Joseph Wakeling's Neuro Research Page
Joseph Rushton Wakeling 
Science home . neuro . complexity . econo . maths

Current Location


Département de Physique
Université de Fribourg
Chemin du Musée 3
CH-1700 Fribourg

email: joe [@t] webdrake [d.t] net

Skype ID: webdrake

PGP public key
(issued 21/02/2006)

home . papers . source code . books . links

What’s new?

On 19/20 October 2006 I successfully defended my PhD thesis at the University of Fribourg. The final, rather clunky (IMO) title, was Physics-based approaches to the dynamics of learning, brains and socioeconomic systems. I'm now working for a while with the group of Andrzej Nowak at the University of Warsaw, helping with some interesting economics experiments.

This site is eternally, always, under construction. >;}~

It describes results in neural systems research by me (Joseph Wakeling). At the time of writing I am pursuing a PhD in Theoretical Physics at the University of Fribourg, Switzerland, after graduating from Imperial College, London, with an MSci in Mathematics. As well as my own research, you can find here links and information on other related papers and subjects that I feel are interesting or relevant, including AI, cognitive science and related physics research.

What do physicists have to contribute to the understanding of neural systems? The aim is to gain an understanding of the fundamental mechanics that are at work. Neuroscientists have identified the ‘macro’ regions of the (human) brain responsible for many aspects of behaviour and/or experience — vision, hearing, touch, smell etc. — but macro regions of the brain differ from organism to organism. What is it that links the brain of a human with that of an octopus, that of a lobster, that of a lizard? In particular, what is it about the basic interactions of individual neurons that produces the overall behavioural patterns that we see?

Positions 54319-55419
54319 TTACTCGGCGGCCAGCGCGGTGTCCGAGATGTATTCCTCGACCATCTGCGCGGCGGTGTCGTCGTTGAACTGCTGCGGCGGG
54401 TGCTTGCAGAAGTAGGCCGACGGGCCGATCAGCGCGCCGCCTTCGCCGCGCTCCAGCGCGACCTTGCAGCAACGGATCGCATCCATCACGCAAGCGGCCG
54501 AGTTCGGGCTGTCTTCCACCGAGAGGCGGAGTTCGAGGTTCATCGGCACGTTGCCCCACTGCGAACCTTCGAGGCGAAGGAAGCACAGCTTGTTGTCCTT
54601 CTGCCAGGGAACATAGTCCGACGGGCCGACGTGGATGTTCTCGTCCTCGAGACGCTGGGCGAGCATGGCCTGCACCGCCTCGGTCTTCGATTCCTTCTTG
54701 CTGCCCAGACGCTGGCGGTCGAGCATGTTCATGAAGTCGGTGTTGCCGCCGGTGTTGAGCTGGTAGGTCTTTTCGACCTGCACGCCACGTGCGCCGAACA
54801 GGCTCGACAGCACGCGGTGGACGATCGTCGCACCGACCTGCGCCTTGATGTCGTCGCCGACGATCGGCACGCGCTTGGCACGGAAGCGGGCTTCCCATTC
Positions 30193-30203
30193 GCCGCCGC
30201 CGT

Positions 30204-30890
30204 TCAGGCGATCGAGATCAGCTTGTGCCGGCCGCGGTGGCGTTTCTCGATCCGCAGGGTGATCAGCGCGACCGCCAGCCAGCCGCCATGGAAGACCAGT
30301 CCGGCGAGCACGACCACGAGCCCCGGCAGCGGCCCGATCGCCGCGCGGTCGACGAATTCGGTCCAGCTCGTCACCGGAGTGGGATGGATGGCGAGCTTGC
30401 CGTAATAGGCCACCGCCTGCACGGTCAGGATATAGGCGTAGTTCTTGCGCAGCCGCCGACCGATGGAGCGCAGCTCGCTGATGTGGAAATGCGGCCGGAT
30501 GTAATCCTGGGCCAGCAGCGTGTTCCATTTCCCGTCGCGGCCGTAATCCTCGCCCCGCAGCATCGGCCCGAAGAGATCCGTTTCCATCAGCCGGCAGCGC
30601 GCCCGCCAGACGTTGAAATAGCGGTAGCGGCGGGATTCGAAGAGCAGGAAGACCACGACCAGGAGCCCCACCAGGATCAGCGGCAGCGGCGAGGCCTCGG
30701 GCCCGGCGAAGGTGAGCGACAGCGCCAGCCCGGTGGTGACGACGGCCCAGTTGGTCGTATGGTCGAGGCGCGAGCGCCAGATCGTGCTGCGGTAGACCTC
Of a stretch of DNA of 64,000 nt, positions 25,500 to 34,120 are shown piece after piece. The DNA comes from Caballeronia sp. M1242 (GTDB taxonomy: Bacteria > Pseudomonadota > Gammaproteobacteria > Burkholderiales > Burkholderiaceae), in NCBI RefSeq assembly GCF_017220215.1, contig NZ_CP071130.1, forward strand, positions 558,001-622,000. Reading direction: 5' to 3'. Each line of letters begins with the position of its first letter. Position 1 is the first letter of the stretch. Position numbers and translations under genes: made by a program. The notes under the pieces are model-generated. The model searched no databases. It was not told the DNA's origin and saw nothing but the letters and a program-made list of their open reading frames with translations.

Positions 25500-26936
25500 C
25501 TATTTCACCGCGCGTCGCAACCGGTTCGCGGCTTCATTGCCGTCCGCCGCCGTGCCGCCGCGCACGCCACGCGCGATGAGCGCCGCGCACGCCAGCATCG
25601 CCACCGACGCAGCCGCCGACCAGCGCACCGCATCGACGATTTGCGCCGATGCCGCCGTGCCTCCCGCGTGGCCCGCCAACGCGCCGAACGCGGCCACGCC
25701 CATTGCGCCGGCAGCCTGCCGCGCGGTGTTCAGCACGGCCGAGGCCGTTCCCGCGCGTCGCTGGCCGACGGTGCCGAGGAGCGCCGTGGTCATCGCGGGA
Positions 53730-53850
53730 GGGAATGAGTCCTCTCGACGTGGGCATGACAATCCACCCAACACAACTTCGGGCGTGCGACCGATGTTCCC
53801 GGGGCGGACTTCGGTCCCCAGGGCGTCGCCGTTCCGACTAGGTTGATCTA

The last 15 years have seen the creation and rapid expansion of a new idea in physics known as Self-Organized Criticality (SOC), the study of non-equilibrium systems displaying behaviour that is finely balanced between order and randomness. This has turned out to be a powerful tool for gaining an understanding of many natural systems: avalanches, earthquakes, solar flares, pulsars, the formation of river networks and the spread of forest fires are all now much better understood in the light of SOC theory. A general characteristic of all SOC systems is that, while they display complex global (macro) behaviour, this is the result of simple interactions at the micro level. Thus, SOC seems like a good candidate for explaining the underlying mechanics of neural systems.

My own small contribution to this field are some papers building on work by Per Bak, the founding father of SOC, and the Argentinian neuroscientist Dante Chialvo. Together they developed an elegant little neural network model which I rather cheekily dubbed the ‘minibrain’ (Per later told me that he always called it the ‘Dante brain’, and Dante called it ‘Per learning’ — you can draw your own conclusions!-). Most of the work here centres around investigating different aspects of this model.

So that’s the introduction, where’s the meat? First and foremost there are the papers, links to papers by me and papers by others that I find interesting. You’ll find a complete history of minibrain-related stuff here. There is also source code for computer experiments, and a page of links to lots of different fun neural systems related stuff. Take it all with a pinch of salt, have fun, and let me know what you think!

This website is Copyright © Joseph Wakeling 2000-2009.
All rights reserved unless otherwise stated.
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This page last updated: 14 January 2009.
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email: joe [@t] webdrake [d.t] net